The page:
A Pope Rejects Maccabees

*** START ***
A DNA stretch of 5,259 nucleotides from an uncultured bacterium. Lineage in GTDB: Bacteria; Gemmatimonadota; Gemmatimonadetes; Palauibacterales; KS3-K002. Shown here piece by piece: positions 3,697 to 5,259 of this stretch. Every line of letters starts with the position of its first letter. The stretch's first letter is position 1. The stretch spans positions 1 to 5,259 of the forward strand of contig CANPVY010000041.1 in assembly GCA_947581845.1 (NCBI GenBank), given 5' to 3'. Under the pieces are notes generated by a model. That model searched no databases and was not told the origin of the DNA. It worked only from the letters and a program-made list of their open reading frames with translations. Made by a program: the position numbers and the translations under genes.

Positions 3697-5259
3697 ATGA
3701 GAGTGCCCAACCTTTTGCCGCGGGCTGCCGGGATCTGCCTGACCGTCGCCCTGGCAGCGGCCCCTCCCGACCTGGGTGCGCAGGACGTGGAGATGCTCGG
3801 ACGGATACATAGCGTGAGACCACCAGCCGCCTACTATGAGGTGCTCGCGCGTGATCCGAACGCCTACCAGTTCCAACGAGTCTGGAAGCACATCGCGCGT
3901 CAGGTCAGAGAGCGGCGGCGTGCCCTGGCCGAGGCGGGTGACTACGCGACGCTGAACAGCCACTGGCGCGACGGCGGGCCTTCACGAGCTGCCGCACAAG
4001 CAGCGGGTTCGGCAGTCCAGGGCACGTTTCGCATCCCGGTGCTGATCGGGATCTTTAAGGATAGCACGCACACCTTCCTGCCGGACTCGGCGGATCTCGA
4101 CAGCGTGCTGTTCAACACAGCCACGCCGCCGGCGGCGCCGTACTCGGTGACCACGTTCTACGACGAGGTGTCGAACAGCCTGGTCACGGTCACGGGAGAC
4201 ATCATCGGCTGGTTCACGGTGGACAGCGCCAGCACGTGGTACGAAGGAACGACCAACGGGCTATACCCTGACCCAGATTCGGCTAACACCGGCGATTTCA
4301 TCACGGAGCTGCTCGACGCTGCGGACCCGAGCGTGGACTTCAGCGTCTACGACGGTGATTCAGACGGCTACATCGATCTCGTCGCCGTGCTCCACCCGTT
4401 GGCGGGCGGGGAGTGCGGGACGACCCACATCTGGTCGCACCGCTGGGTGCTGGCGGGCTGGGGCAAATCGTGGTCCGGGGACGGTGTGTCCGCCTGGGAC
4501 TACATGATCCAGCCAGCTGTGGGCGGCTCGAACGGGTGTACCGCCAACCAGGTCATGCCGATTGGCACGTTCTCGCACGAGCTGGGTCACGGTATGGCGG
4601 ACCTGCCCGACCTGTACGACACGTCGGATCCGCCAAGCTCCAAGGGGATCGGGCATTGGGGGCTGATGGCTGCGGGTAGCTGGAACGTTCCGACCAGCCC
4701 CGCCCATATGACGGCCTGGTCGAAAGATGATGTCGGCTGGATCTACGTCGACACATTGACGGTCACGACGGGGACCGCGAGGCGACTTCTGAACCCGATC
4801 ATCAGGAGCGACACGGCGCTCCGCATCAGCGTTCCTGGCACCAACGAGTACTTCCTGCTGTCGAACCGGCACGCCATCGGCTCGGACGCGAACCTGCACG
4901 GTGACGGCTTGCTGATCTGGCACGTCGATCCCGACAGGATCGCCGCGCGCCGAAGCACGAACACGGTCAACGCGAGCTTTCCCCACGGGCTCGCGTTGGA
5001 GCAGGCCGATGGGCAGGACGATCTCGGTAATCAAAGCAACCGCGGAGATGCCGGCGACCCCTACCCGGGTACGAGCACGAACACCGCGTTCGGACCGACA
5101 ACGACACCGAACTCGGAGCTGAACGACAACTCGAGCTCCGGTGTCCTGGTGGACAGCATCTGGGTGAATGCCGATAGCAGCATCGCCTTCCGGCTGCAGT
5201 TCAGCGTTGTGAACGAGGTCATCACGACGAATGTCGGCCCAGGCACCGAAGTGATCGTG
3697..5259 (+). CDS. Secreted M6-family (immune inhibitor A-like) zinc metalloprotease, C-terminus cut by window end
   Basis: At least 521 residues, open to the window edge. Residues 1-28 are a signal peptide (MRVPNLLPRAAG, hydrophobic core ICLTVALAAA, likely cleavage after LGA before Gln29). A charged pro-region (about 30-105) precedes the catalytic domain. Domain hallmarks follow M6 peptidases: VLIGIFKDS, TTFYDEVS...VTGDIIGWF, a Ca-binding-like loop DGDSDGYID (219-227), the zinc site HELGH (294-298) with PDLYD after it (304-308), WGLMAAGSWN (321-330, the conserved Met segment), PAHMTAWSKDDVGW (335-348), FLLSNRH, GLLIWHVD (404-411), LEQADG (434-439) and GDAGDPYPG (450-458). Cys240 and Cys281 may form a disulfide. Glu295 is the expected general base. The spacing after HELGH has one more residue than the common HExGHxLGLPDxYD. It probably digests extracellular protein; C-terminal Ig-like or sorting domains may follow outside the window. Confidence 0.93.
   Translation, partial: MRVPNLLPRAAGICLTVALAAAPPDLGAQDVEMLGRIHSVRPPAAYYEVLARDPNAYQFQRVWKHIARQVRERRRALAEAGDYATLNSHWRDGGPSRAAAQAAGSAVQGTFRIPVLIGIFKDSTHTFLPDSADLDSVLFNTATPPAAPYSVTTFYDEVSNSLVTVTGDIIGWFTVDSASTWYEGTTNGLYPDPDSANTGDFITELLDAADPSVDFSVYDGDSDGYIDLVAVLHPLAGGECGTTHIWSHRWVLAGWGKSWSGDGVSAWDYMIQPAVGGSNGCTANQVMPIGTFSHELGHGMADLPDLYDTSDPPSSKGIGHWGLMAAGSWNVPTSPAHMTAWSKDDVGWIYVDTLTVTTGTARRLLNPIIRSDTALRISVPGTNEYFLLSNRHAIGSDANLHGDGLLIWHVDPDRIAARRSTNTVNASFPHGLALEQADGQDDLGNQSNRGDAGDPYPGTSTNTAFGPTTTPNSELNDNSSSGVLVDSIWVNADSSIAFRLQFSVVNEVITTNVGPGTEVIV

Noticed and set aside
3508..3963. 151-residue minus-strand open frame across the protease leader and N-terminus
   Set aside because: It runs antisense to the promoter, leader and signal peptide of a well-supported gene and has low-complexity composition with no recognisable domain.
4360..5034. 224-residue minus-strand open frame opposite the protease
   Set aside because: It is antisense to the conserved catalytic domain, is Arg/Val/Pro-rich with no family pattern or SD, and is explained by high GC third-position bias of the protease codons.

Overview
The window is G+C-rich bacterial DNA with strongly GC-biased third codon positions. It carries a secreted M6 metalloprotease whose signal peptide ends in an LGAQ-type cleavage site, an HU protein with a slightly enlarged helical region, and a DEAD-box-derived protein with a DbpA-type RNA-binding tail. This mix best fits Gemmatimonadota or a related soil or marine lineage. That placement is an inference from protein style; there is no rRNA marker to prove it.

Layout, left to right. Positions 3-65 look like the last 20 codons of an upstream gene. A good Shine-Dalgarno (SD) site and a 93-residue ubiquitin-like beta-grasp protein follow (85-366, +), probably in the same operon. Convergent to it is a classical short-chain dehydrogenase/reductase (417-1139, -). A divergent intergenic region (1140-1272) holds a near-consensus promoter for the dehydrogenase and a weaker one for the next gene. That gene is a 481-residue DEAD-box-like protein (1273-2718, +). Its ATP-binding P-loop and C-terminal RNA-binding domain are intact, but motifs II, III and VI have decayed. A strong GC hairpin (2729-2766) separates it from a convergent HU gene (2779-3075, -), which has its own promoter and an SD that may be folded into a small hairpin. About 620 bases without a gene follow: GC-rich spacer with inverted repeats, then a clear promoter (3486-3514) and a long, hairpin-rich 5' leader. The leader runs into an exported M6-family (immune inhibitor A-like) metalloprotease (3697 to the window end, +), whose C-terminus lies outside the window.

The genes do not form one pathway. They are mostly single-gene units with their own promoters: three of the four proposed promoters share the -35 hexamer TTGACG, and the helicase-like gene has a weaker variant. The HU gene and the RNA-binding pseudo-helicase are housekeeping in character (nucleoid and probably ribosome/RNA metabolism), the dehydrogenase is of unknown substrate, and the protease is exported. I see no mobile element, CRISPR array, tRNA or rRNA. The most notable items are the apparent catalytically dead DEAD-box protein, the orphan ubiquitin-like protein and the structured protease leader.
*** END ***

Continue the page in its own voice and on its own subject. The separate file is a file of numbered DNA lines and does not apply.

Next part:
That’s right. You read correctly. A pope once rejected the book of Maccabees. That pope was Gregory the Great. In his commentary on Job, Book 19, chapter 34, he says that it is not irregular to quote for the church’s edification the books of the Apocrypha, as long as it is understood that they are not canonical. He then immediately retells the story from 1 Macc. 6:42-47 concerning the death of Eleazar Savaran, who killed an elephant, though being killed in the process. Gregory’s exact words are these: “De qua re non inordinate agimus, si ex libris, licet non canonicis, tamen ad aedificationem ecclesiae editis, testimonium proferamus” (emphasis added). The translation already linked renders it: “With reference to which particular we are not acting irregularly, if from the books, though not Canonical, yet brought out for the edifying of the Church, we bring forward testimony.” What immediately follows is from Maccabees. So, if Trent is correct in anathematizing all who reject the Apocrypha, then they have retroactively anathematized one of their own popes: Gregory the Great. Here is one case, at least, where the Protestant can say “I follow the Pope,” and the Roman Catholic cannot.